- The Washington Times - Tuesday, August 31, 2004

At its most impressive, William Makepeace Thackeray’s novel “Vanity Fair,” which transformed the author’s career in 1848, seems an almost chapter-by-chapter tour de force. Known as a humorist in periodicals such as Punch during the decade that preceded the book’s publication, Thackeray set a blithely scathing tone while introducing a famously opportunistic, unscrupulous heroine: Becky Sharp, intent on methodically transcending a bohemian childhood and a galling dependence as a young governess unfashionably stranded in the Hampshire countryside.

While trusting the manipulative magnetism of Becky, a prototype for best-selling schemers and social climbers for the past 150 years, Thackeray also expanded the scope of his social panorama to include the Waterloo campaign in 1815 and portraits of the Regency society that Becky endeavors to charm or outwit after trading Paris for London as her base of operations in the aftermath of the Napoleonic wars.

Subtitled “A Novel Without a Hero,” the book is not as resolutely misanthropic as it often sounds. Thackeray is a writer of fluctuations and inconsistencies. He shifts moods, emphases and perspectives frequently enough to betray considerable ambivalence about seeking advantage in a society that teems with privilege and corruption.

The lapses allow adapters a certain latitude. Distilling “Vanity Fair” with complete fidelity and assurance on stage or screen may be impossible. You can reflect the author accurately when he sounds mocking and unforgiving or heartsick and bathetic. The principal collaborators in the new movie version that opens today, director Mira Nair and leading lady Reese Witherspoon, select from the novel in ways that suit their cleverly modern and feminist temperaments.

Miss Witherspoon had her best precocious role as a modern reincarnation of Becky Sharp: the similarly named Tracy Flick, a Nebraska high school girl seething with ambition and malice in “Election.” She slips confidently into period costume and English accent, and this role may prove as flattering a career move for her as “Emma” did for Gwyneth Paltrow in 1996.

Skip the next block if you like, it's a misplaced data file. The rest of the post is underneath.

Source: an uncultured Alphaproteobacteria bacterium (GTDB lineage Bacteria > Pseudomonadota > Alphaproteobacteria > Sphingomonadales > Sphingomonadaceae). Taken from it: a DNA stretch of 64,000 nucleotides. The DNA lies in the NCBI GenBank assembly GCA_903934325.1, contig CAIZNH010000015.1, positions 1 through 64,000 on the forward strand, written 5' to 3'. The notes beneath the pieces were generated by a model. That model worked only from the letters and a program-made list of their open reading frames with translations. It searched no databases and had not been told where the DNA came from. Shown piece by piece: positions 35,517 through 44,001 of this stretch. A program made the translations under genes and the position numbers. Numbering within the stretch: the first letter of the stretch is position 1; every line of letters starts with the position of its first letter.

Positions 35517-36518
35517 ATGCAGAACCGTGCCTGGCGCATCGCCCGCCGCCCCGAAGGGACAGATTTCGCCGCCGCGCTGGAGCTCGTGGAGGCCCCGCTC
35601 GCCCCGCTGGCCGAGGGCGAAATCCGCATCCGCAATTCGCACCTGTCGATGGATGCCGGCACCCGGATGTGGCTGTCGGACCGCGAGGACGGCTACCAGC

The catch, of course, is that Becky is not remotely as decent or sympathetic a protagonist as Emma. To put it bluntly, the would-be fashionable lady is a tramp.

Actress and director are effectively stimulated by Becky’s passionate and cutthroat attributes, clearly preferred to the passivity of her sweet-natured schoolmate Amelia Sedley, a thankless role for Romola Garai. However, they aren’t prepared to confront as much indecency as the original author.

You can relish the ambivalence at its most diverting in the sequences about Becky’s emergence as a plaything for the jaded aristocrat Lord Steyne (Gabriel Byrne). The filmmakers are reluctant to judge Becky harshly. Thackeray didn’t hesitate, but he had a larger propriety stake in Becky’s immorality.

The potential revisionist benefits of entrusting an English subject to an Indian-born filmmaker are easier to savor in “Vanity Fair” than they were in “Elizabeth” or “Four Feathers,” both directed by Shekhar Kapur. Miss Nair isn’t fixated on sinister or stilted impressions, and she seems to enjoy better rapport with a versatile cast.

One expects vivid impersonations from such familiar performers as Eileen Atkins, Bob Hoskins, Jim Broadbent and Geraldine McEwen. It’s a pleasant surprise to find that the actors cast as consorts to Becky and Amelia — James Purefoy as Rawdon Crawley and Jonathan Rhys Meyers as George Osborne, respectively — are also persuasive embodiments, a distinctively gallant and touching one in the case of Mr. Purefoy.

Miss Nair clearly is out of her element when attempting to evoke the Battle of Waterloo by visualizing the battlefield only after the battle has been fought. The effect is picturesque in the worst way. If it’s impossible to simulate the firsthand impressions of soldiers such as Crawley, Osborne and Rhys Ifans’ William Dobbin, it would be preferable to hear accounts from the survivors second hand. The resources lavished on Waterloo corpse arrangement might have been better spent on a second dance number at the Steyne mansion.


TITLE: “Vanity Fair”

RATING: PG-13 (Occasional profanity and sexual vulgarity in a 19th-century setting, images of war casualties, fleeting nudity)

CREDITS: Directed by Mira Nair. Screenplay by Matthew Faulk, Mark Skeet and Julian Fellowes, based on the novel by William Makepeace Thackeray. Cinematography by Declan Quinn. Production design by Maria Djurkovic. Costume design by Jenny Shircore. Music by Mychael Danna.

RUNNING TIME: 140 minutes


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